## I have always had a certain love for math and the neat things you can do with it.

This post is heavy with math formualae, so may take a few seconds to format correctly.
This post was originally written 2009/05/29, but was never finished. I just finished the revisions on 2016/09/14 and it is now complete.

I have always had a certain love for math and the neat things you can do with it. Here is a bit of information and shortcuts I have picked up in a few of my math classes.

## # Pascal's Triangle

Pascal's Triangle is a pretty neat thing. It is very simple to construct and can be used to understand a lot of different ideas. It follows a very simple form: start with a '1' and add the two digits above  to get the next number. The first few line look like this:

1
1  1
1  2  1
1  3  3  1
1  4  6  4  1
1  5 10 10  5  1
1  6 15 20 15  6  1
...


The line numbers start at 0, and continue on ad infinitum. In order to generate this triangle, programmatically, you would use something like this:

vector<int> pascal(
vector<int> prev, //the current (old) row data
int *len,		//the length of the data
int end,			//the row to retrieve
int cur=0		//the current row we are on
);

vector<int> pascal(vector<int> prev,int *len,int end,int cur){

//return immediately if we are at the last row
if (cur==end) return prev;

//if the current vector length is 0, then set it to 1
if (*len==0) *len=1;

//create a temp vector (all 1's) to store the new row data
vector<int> t((*len)+1,1);

//sum the two rows
for(int i=1;i<(*len);i++)
t[i]=prev[i-1]+prev[i];

//increase the length by 1
*len=(*len)+1;

//return the new row data
return pascal(t,len,end,cur+1);

}


## # Binomial Expansion

Remember binomials from algebra? They were the pair of numbers used to create or simplify polynomial expressions, something like:

$( x + 3 )^3 = x^3 + 9x^2 + 27x + 27$

You can use Pascal's triangle to find the coefficients of the polynomials. Let's begin by solving for the generic case:

$(a+b)^n =$

$(a+b)^{n-1}(a+b) =$

$(a+b)^{n-2}(a+b)^2 =$

$(a+b)^{n-2}((a+b)(a+b)) =$

$( (a*a) + (a*b) + (b*a) + (b*b) )(a+b)^{n-1} =$

$(a^2+2ab+b^2)(a+b)^{n-1} =$

See the coefficients so far, with $n = 2$ ? They are [1 2 1], which corresponds to the second row in Pascal's triangle. But this could be a fluke, right, so let's jump ahead to $n = 5$ to see if that works as well.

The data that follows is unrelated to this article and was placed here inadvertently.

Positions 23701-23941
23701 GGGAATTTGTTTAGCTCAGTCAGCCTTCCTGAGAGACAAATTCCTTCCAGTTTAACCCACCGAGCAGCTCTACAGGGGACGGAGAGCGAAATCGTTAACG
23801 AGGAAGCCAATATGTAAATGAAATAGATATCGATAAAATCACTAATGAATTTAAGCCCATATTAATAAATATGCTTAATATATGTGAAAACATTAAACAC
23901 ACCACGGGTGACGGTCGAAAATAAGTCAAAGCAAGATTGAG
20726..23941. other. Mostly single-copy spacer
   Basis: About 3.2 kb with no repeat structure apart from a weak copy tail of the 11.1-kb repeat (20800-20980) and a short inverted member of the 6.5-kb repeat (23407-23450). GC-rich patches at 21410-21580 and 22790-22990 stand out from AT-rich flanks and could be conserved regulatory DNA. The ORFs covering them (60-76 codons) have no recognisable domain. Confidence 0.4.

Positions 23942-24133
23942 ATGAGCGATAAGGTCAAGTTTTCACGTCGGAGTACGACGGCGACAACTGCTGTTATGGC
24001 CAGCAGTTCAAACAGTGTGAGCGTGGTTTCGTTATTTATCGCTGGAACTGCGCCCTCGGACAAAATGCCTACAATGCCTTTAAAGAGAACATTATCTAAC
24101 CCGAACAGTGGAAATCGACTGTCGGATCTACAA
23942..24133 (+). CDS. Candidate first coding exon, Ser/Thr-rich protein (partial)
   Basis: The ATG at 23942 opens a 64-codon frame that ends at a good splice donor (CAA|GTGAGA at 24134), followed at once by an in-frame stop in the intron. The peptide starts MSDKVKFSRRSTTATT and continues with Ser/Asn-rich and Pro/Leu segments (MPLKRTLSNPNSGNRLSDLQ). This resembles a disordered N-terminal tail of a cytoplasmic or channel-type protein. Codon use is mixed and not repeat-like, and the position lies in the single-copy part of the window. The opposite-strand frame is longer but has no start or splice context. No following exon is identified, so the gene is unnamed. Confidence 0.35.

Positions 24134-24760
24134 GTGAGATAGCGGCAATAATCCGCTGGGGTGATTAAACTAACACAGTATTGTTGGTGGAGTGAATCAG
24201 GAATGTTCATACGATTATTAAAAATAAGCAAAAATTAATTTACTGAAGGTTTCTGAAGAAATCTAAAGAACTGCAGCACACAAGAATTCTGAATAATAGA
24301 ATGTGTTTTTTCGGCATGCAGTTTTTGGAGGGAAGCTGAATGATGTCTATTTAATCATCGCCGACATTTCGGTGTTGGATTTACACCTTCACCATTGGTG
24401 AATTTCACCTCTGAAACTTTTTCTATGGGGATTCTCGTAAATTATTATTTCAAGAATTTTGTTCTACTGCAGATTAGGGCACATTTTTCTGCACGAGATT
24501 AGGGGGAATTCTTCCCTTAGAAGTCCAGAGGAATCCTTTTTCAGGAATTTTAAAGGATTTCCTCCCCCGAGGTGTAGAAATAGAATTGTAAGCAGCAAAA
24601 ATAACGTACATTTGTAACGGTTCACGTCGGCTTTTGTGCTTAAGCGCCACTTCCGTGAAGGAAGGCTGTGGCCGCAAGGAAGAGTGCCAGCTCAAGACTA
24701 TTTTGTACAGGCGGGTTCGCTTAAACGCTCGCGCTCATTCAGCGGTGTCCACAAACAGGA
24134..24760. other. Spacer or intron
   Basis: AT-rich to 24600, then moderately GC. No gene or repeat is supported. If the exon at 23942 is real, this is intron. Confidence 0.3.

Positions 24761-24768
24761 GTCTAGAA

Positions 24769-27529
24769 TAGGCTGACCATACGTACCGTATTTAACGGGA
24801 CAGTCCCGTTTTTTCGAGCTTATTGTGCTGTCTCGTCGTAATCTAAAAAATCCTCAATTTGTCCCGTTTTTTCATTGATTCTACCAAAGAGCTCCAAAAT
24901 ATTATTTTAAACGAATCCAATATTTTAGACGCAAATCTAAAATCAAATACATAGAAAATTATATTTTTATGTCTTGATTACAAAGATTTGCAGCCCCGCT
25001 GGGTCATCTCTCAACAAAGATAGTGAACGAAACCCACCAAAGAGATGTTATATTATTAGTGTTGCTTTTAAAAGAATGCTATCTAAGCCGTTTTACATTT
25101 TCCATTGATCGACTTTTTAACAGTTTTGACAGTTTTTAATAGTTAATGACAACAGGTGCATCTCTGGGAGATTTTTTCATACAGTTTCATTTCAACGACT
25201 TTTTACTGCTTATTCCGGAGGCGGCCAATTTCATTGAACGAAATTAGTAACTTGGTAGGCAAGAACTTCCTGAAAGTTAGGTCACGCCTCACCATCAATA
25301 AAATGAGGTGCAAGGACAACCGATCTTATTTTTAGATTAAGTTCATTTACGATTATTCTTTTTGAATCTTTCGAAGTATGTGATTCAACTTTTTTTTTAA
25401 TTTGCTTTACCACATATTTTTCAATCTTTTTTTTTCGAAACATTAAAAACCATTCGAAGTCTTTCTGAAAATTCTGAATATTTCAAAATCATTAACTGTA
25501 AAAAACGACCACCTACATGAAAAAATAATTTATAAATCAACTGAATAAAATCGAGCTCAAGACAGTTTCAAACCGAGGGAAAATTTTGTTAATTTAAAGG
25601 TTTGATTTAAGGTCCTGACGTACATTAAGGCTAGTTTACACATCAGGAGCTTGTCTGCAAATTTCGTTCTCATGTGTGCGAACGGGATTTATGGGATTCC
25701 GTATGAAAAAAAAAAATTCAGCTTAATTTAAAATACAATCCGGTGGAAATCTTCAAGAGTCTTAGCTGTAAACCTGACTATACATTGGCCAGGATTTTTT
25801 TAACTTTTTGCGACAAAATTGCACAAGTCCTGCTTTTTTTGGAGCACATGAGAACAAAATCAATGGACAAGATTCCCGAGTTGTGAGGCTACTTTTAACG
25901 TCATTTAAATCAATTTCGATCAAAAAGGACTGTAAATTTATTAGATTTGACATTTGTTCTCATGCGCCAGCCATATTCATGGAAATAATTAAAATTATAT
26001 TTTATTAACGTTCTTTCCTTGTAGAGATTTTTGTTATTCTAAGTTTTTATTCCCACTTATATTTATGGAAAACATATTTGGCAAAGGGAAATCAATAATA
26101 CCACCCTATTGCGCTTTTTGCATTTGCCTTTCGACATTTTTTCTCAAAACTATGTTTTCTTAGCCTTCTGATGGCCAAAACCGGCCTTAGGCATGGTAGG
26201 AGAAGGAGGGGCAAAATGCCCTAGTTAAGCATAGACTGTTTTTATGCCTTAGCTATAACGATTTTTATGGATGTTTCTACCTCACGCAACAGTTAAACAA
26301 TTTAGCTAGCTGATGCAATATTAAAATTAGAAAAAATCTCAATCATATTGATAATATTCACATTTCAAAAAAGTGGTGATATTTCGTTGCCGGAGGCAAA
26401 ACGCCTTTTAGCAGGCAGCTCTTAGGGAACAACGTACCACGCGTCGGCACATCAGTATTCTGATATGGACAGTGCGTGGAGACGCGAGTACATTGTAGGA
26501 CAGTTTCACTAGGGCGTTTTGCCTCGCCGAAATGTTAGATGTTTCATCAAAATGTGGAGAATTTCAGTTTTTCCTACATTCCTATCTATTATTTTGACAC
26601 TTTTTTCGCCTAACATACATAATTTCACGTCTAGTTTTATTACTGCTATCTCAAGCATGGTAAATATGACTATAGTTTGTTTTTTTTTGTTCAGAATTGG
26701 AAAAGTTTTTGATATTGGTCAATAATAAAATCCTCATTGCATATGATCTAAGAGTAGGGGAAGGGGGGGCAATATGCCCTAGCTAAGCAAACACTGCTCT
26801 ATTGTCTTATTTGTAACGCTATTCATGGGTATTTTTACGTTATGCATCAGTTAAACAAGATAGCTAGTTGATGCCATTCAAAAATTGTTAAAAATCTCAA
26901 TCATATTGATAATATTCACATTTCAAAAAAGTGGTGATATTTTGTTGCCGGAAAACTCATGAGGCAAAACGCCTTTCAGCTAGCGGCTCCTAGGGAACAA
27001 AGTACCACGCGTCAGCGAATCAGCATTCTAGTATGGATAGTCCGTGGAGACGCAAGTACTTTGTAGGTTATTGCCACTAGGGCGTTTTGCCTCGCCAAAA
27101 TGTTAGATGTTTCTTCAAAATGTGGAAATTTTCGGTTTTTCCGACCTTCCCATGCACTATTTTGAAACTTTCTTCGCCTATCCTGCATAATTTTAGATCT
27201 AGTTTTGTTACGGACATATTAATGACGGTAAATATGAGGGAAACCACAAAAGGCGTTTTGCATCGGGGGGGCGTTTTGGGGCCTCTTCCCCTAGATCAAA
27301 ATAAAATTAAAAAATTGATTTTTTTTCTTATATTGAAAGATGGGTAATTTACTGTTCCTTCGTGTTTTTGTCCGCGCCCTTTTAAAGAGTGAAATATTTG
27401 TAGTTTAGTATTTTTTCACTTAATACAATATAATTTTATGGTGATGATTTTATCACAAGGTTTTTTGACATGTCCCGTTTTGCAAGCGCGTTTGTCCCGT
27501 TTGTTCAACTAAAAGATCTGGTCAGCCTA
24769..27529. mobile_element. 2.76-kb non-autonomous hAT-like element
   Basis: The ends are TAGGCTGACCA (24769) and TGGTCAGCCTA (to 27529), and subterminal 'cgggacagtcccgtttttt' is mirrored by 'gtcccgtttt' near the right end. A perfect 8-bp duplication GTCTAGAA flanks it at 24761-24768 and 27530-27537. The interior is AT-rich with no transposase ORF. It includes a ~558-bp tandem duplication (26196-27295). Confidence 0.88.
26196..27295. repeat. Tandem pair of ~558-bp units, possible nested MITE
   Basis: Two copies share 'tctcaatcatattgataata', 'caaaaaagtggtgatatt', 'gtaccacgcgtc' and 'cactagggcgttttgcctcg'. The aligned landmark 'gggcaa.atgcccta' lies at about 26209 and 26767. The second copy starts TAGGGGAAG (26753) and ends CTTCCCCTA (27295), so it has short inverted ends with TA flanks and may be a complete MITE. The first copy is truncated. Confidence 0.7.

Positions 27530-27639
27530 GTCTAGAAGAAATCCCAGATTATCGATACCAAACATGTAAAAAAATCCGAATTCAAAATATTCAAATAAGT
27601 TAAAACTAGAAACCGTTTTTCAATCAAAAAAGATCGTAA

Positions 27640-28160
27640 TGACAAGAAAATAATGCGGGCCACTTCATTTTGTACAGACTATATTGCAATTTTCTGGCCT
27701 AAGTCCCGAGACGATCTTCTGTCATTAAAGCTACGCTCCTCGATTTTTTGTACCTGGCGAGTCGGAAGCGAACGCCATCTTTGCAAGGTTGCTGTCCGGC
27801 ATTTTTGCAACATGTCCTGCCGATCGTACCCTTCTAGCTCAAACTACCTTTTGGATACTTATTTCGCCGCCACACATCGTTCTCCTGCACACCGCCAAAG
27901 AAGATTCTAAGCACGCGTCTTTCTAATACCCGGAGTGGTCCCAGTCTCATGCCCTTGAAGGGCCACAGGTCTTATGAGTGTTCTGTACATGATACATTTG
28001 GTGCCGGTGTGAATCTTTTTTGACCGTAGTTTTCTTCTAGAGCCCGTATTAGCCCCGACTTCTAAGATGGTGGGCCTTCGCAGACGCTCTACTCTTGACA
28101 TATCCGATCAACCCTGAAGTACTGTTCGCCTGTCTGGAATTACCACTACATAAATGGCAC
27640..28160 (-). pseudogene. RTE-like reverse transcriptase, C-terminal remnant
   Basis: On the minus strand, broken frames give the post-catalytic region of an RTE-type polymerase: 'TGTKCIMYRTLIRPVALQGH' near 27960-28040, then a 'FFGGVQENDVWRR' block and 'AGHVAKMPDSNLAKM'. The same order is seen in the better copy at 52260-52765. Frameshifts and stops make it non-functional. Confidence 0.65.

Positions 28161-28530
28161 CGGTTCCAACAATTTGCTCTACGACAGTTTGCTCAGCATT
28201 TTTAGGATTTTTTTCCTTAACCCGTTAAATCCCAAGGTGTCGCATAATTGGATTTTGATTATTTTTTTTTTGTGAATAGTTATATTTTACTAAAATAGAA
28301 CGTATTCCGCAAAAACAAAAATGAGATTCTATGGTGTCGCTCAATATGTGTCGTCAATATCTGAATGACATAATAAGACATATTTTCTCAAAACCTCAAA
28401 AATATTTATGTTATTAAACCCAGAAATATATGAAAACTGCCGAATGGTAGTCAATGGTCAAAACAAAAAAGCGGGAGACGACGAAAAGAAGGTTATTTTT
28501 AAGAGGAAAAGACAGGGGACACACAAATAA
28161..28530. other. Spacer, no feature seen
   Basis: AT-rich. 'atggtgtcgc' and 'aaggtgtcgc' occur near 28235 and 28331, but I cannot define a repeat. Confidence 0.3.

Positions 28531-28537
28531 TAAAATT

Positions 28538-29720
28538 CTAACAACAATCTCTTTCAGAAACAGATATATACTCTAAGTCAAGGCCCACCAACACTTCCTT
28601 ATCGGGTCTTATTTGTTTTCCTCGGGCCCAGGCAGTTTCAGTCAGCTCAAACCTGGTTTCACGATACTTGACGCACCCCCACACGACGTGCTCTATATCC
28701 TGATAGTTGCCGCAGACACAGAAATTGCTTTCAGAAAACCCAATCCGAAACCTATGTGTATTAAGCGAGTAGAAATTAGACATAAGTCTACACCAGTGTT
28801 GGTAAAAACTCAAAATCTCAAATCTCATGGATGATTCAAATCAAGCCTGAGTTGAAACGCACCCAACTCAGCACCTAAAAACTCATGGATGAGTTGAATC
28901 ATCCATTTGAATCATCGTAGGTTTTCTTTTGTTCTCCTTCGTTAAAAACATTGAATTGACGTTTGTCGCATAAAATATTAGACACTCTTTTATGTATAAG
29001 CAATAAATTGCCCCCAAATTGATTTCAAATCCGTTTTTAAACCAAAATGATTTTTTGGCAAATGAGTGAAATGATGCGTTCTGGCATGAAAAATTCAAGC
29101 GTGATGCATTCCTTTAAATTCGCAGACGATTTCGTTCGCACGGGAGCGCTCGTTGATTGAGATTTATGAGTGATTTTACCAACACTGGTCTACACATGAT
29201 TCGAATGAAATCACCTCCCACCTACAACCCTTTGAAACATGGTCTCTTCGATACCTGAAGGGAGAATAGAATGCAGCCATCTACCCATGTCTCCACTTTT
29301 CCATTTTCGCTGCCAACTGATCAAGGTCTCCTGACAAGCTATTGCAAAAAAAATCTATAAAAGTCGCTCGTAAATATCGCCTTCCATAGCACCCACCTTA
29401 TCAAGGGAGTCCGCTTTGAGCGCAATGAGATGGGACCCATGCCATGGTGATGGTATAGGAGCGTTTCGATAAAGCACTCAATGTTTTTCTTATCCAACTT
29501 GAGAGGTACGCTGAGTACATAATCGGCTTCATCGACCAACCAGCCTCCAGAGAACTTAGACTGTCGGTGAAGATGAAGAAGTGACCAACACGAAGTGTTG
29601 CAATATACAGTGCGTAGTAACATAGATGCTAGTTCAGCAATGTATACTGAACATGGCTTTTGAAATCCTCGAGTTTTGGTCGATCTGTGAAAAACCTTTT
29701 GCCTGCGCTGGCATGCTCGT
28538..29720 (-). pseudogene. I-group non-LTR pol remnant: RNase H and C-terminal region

$(a+b)^n =$

$(a+b)^{n-6}(a+b)^5 =$

$(a+b)^{n-6}( (a+b) (a+b) (a+b) (a+b) (a+b) ) =$

$(a+b)^{n-6}( ( (a+b)(a+b) )( (a+b)(a+b) ) (a+b) ) =$

[we know what $(a+b)^2$ is, so: ]

$(( a^2+2ab+b^2 )( a^2+2ab+b^2 )(a+b) )(a+b)^{n-6} =$

$( ( (a^2*a^2)+(a^2*2ab) + (a^2*b^2) + ( 2ab*a^2) + (2ab*2ab) +$

$(2ab*b^2) + (b^2*a^2)+(b^2*2ab) + (b^2*b^2) ) (a+b) )(a+b)^{n-6} =$

$( ( a^4 + 2a^3b+ a^2b^2 + 2a^3b + 4a^2b^2 + 2ab^3 + b^2a^2 + 2ab^3+ b^4) (a+b) )(a+b)^{n-6} =$

$( ( a^4 + 4a^3b + 6a2b^2 + 4ab^3+b^4) (a+b) )(a+b)^{n-6} =$

[note: notice that the coefficients of $(a+b)^4$ are (1 4 6 4 1) ! ]

$( ( a^4*a + a^4*b + 4a^3b*a + 4a^3b*b + 6a^2b^2*a +$

$6a^2b^2*b + 4ab^3*a + 4ab^3*b + b^4*a+b^4*b))(a+b)^{n-6} =$\$

$( ( a^5 + a^4b + 4a^4b + 4a^3b^2 + 6a^3b^2 + 6a^2b^3 + 4a^2b^3 + 4ab^4 + ab^4+b^5))(a+b)^{n-6}=$

$( ( a^5 +5a^4b + 10a^3b^2 + 10a^2b^3 + 5ab^4 + b^5)(a+b)^{n-6}$

There it is! The coefficients correspond to the rows on Pascal's Triangle!

### # Features

Now, to make things a little simpler, I will note some interesting "features" about what we just did.

#### # General Formula for Binomial Expansion

The general formula for binomial expansion is:

$(a+b)^n = \sum_{i=0}^{n}(P_{ni}a^{n-i}b^i)$

Where $P_{ni}$ is the coefficient at row $n$ (starting from 0) and column $i$ in Pascal's Triangle. The formula means to add from $i=0$ to $n$ all the terms $(P_{ni}a^{n-i}b^i)$ , replacing $i$ with the number you are at. For example, supposing $i=3$, you would get:

$\sum_{i=0}^{3}(P_{3i}a^{3-i}b^i) =$

$(P_{(3,0)}a^{3-0}b^0) + (P_{(3,1)}a^{3-1}b^1) + (P_{(3,2)}a^{3-2}b^2) + (P_{(3,3)}a^{3-3}b^3) =$

since $P_3 = [1 3 3 1]$ , we finally get:

$((1)a^{3-0}b^0) + ((3)a^{3-1}b^1) + ((3)a^{3-2}b^2) + ((1)a^{3-3}b^3)$

cleaning up a bit :

$a^3 + 3a^2b + 3ab^2 + b^3$

#### # Exponents

Note in all the expansions, the first variable counts down from $n$ to $0$, while the second variable counts up from $0$ to $n$.

If your binomial already has coefficients, simply put them with their terms like so:

$\sum_{i=0}^{n}(P_{ni}(xa)^{n-i}(yb)^i)$

Using the commutative property, it can be rewritten as such:

$\sum_{i=0}^{n}(P_{3i}(x^{n-i}y^{i})a^{n-i}b^i)$

Let's try an example!

$(3a+2b)^3 =$

$(1)(3a)^{3}(2b)^0 + (3)(3a)^{2}(2b) + (3)(3a)(2b)^2 + (1)(2b)^3 =$

$(1)(3^3)a^3 + (3)(3^2*2)a^{2}b + (3)(3*2^2)ab^2 + (1)(2^3)b^3 =$

$(1)(27)a^3 + (3)(18)a^{2}b + (3)(12)ab^2 + (1)(8)b^3 =$

$27a^3 + 54a^{2}b + 36ab^2 + 8b^3$

# # Conclusion

As you can see, it is fairly easy to use Pascal's Triagel as a lookup table for binomial exapnsion's coefficients. I hope you have much more fun in your maths!